Prosecution Sanction – A Former Judge Pleads Guilty

Justice V Ramkumar
2 Nov 2016 5:21 AM GMT
Prosecution Sanction – A Former Judge Pleads Guilty
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What prompted me to make this unusual confession is the painful realization that a past verdict of mine in Antony Cardoza V. State of Kerala 2011 (1) KHC 377=2011(1) KLT 946=ILR 2011 (1) Kerala 503, has unfortunately been responsible for several unmerited acquittals at various levels of the judiciary including in the High Court of Kerala. Antony Cardoza, the first accused in that case along with another was prosecuted for offences punishable under Sections 13(2) read with 13(1)(c) of the Prevention of Corruption Act 1988 (“P.C Act for short”) and Sections 403 and 409 read with 34 IPC. The Special Judge (Vigilance) had convicted the first accused of the offences under the P.C. Act and Section 409 IPC. For the conviction under the P.C. Act, the first accused was sentenced to undergo rigorous imprisonment for two years and to pay a fine of rupees 10,000 and on failure to pay the fine, to suffer a default sentence. No separate sentence was awarded for the conviction under Section 409 IPC.

  1. In the appeal before the High Court of Kerala Antony Cardoza challenged the conviction entered and the sentenced passed against him. The reported verdict of acquittal was passed by me. Besides the existence of other grounds for acquittal, the ground of want of proof of prosecution sanction was also highlighted by me in the said verdict. It was observed that the Under Secretary (of the Vigilance Department) who was examined as a witness in the case was incompetent to prove both the prosecution sanction as well as the independent application of mind by the Principal Secretary (Vigilance) who had issued the order of sanction in that case. The fact that the Principal Secretary (Vigilance) had not mounted the witness box, was a circumstance which was held against the prosecution. In this article I am concerned with the ground of acquittal recorded by me with regard to the prosecution sanction. Of late, I have perturbingly discovered that the observations of mine regarding prosecution sanction have unfailingly and pointedly been made use of by the Bar and sincerely upheld and followed by the Bench for recording unmerited acquittals in several cases. This has impelled me to reveal to the legal fraternity the misconception which I was laboring under when the above verdict was pronounced, so that, in future, the above aspect of the verdict should not be profitably used by the Bar or indiscreetly applied by the Courts to justify unmerited acquittals.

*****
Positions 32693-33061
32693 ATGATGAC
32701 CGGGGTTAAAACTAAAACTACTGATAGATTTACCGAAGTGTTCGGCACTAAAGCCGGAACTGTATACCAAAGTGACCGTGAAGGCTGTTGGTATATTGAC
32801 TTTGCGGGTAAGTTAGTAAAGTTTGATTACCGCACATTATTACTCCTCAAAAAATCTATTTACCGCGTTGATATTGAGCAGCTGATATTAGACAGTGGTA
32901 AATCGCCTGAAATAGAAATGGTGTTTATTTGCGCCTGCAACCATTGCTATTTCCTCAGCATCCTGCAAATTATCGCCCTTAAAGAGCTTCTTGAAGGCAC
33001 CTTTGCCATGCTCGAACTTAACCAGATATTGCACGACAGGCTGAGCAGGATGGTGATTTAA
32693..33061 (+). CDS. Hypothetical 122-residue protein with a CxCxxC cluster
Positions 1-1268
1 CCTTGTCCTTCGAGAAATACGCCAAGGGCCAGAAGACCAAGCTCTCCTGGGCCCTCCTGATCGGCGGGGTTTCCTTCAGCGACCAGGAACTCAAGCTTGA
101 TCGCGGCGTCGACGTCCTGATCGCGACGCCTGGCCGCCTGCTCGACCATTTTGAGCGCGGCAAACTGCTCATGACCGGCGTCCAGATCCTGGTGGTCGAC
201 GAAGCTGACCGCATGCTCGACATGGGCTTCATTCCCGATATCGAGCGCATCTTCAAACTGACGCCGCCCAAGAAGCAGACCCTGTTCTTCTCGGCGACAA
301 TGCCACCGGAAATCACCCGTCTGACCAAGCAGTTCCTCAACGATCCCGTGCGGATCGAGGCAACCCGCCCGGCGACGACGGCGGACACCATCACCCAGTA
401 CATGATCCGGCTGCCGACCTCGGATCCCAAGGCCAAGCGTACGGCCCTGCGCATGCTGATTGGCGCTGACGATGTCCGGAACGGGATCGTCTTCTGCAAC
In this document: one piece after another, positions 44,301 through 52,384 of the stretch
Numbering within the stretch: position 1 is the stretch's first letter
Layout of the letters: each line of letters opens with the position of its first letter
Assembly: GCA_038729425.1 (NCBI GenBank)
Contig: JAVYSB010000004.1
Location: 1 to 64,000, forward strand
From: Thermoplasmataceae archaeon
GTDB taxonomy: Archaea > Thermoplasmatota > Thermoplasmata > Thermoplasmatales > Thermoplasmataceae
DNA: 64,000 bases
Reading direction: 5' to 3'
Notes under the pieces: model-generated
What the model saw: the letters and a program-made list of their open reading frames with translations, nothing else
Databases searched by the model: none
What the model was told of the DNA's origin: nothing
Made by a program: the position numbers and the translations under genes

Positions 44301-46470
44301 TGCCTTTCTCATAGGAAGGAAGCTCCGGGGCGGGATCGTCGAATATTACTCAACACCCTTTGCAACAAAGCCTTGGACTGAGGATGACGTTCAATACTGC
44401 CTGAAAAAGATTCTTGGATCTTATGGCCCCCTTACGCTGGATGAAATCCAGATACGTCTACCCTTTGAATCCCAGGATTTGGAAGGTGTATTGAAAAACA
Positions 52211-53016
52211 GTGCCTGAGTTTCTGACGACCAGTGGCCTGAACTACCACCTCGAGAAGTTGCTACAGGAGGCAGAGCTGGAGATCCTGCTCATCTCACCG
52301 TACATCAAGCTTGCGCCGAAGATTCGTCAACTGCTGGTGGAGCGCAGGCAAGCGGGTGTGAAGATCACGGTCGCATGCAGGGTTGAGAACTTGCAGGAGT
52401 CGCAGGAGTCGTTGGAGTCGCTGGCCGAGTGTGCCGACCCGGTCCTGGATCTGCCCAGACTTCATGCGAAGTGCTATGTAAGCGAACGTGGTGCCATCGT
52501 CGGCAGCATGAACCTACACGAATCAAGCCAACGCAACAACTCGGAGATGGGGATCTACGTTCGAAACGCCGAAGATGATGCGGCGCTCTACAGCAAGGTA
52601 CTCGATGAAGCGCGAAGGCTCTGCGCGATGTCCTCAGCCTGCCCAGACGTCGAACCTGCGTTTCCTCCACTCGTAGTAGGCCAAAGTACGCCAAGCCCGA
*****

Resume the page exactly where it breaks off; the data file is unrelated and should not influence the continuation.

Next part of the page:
1. It is very often argued before Courts that there was no independent application of mind by the Sanctioning Authority. The application of mind by the appropriate Sanctioning Authority should be to the facts constituting the offence on which the proposed prosecution is to be based. What the Court has to examine is whether or not the Sanctioning Authority, at the time of giving sanction was aware of the facts constituting the offence and had applied its mind to the same. This could be proved in the Court by the prosecution in two ways; either

i) by producing the original sanction order which itself may contain the facts constituting the offence and the ground of satisfaction, or

ii) by producing evidence aliunde (from another source or from elsewhere) to show that the facts constituting the offence were in fact placed before the Sanctioning Authority and the requisite satisfaction was arrived at with reference to those facts. (vide- Madan Mohan Singh V. State of U.P AIR 1954 SC 637 ; Mohd. Iqbal Ahmed V. State of A.P (1979) 4 SCC 172=AIR 1979 SC 677; Ramesh Lal Jain V. Naginder Singh Rana (2006) 1 SCC 294=AIR 2006 SC 336)